Developed by:Traveller's Tales Published by:WB Interactive Genre(s):
  • Action Adventure
  • Platform:
    Warning: Invalid argument supplied for foreach() in /nfs/c01/h02/mnt/12109/domains/ on line 37
    Cost:$49.99 ESRB Rating:EVERYONE 10+ Players:1-2 Release date:October 22, 2013 Reviewed on:XBox 360

    LEGO Marvel Super Heroes

    Being an avid nerd, I’ve learned over the years that you can combine LEGO’s with almost anything great and make it an even more awesome…um…thing. Whether it’s Star Wars, Harry Potter, Lord of the Rings, Batman – you can name it and a LEGO set or game has been made for it. Each one made for the sheer purpose of entertaining kids and adults alike. This time however, the stars have aligned to give us something Epic. The short of it; Traveller’s Tales made a LEGO game set in the Marvel Universe…That’s all you really need to know before going out and buying it, now!

    If you’re still on the fence (really, just stop reading and go get it) then here are a few things you to push you over the edge. The story revolves around Dr. Doom convincing Marvel’s villains to band together in order to steal Cosmic Bricks, pieces of the Silver Surfer’s broken surfboard. Using the bricks, he plans on building a Doom Ray of Doom…for some particular reason outside of causing wanton destruction. In order to stop him, Nick Fury has gathered a multitude of Marvel’s heroes. What transpires is an action-packed and often humorous ride through the game’s narrative.

    Similar to the older LEGO titles, gamers will suit up as a different pair of heroes each stage. In order to solve different puzzles gamers will need to utilize each character’s special abilities by switching back and forth between them. For instance, Iron Man can use his missiles to destroy silver objects which will then produce studs to build needed contraptions. Wolverine regains his health over time and can use his senses to find hidden items, while the Hulk (my favorite) can smash through walls and isn’t affected by pools of radiation. Because this is a game, you’ll have to excuse certain puzzle requirements; some obstacles requires a particular character to overcome them even though other heroes are more than qualified for the task. To be fair it’s a good way to make sure all of the playable characters are actually needed, even if it seems a bit silly in hindsight. No seriously, the Hulk should be able to break everything.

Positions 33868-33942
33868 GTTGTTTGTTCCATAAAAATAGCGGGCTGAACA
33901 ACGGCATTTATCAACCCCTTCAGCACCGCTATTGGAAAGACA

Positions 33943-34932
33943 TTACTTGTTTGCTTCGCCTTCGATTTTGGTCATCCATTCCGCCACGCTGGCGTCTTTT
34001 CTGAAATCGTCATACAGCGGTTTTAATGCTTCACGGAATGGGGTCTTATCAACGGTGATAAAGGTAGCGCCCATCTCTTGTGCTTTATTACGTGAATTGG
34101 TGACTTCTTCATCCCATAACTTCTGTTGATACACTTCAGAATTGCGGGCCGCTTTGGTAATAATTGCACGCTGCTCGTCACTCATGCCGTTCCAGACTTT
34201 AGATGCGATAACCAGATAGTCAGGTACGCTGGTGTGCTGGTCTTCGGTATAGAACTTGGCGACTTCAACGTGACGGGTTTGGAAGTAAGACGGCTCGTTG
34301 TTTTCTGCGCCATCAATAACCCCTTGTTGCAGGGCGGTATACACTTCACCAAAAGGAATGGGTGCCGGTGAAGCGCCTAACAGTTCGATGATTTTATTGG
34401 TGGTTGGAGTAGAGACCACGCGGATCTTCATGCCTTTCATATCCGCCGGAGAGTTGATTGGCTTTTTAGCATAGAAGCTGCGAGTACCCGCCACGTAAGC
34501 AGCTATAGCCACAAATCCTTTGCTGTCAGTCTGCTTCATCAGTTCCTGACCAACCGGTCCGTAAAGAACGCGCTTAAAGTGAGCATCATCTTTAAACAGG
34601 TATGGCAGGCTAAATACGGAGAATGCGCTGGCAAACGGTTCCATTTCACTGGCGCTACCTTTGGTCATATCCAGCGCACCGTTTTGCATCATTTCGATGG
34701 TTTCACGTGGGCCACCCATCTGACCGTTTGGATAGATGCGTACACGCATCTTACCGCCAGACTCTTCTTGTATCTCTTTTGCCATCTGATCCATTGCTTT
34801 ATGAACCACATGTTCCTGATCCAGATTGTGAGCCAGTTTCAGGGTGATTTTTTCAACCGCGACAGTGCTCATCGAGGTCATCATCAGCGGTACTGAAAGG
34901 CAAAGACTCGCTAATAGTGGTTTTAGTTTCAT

Of course, enemies will need to be taken out from time to time. Putting them down with your favorite hero provides nearly endless amounts of fun. You won’t find difficult to master combos or a large move list per hero as most of the combat is simple button mashing in nature. That doesn’t hurt the overall experience though; seeing Spider-Man hang a baddie upside down before drop kicking them or to see Hawkeye tagging multiple enemies one after the other with his arrows is just delightful. Surprising enough, most of the cast have their own unique moves that affect how one might approach a fight. That said, with over 150 characters to choose from I expected more overlap in abilities. Though characters like The Thing and Colossus aren’t different in the grand scheme of things (they are super strong, are used to solve similar puzzles, and are too large to build with studs), they do have noticeable differences. Only Colossus can perform the “fastball special” with Wolverine for instance.